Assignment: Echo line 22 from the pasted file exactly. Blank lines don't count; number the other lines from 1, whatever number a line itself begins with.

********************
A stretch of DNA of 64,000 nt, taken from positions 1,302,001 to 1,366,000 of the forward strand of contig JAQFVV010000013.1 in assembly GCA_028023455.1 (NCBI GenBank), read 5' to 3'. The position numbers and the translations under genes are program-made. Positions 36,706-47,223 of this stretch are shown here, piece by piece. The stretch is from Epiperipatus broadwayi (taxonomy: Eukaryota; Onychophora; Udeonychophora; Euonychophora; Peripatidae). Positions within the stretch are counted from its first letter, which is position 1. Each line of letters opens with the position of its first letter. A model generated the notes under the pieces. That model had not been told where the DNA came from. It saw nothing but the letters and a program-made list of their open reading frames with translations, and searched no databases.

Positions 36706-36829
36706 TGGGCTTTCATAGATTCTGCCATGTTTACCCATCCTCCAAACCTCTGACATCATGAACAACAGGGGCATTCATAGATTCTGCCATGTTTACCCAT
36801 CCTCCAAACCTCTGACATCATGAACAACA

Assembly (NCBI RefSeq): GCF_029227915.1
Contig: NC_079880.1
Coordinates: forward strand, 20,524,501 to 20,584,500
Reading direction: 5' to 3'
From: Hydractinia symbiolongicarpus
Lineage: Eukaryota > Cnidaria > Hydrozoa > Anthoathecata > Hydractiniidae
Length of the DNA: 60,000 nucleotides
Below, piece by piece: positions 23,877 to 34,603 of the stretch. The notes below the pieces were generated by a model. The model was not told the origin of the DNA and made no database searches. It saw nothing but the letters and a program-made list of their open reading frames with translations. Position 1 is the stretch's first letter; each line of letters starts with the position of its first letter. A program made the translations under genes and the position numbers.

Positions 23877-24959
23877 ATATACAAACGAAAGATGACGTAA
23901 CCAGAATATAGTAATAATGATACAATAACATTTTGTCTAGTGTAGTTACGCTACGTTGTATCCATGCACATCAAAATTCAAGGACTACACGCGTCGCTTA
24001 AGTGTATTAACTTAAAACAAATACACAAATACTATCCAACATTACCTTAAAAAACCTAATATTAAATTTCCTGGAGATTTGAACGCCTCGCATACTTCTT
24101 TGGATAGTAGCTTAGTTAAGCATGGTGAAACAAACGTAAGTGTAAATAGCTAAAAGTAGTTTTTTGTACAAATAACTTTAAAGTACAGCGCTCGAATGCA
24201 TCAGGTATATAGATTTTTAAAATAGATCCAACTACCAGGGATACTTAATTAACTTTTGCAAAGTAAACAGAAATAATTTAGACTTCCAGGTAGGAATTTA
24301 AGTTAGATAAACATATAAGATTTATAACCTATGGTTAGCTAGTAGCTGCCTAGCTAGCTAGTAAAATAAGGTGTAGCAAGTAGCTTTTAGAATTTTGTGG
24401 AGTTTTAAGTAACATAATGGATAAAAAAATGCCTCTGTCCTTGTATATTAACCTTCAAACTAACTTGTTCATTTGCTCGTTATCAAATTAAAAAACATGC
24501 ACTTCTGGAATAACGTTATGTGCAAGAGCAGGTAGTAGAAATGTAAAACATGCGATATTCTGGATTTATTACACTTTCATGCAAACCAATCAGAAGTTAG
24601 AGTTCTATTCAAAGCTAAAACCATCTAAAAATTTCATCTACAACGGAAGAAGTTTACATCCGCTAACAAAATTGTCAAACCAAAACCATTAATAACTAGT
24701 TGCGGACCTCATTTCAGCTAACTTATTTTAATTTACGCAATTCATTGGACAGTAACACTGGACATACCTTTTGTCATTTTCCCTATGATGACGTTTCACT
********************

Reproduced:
24601 AGTTCTATTCAAAGCTAAAACCATCTAAAAATTTCATCTACAACGGAAGAAGTTTACATCCGCTAACAAAATTGTCAAACCAAAACCATTAATAACTAGT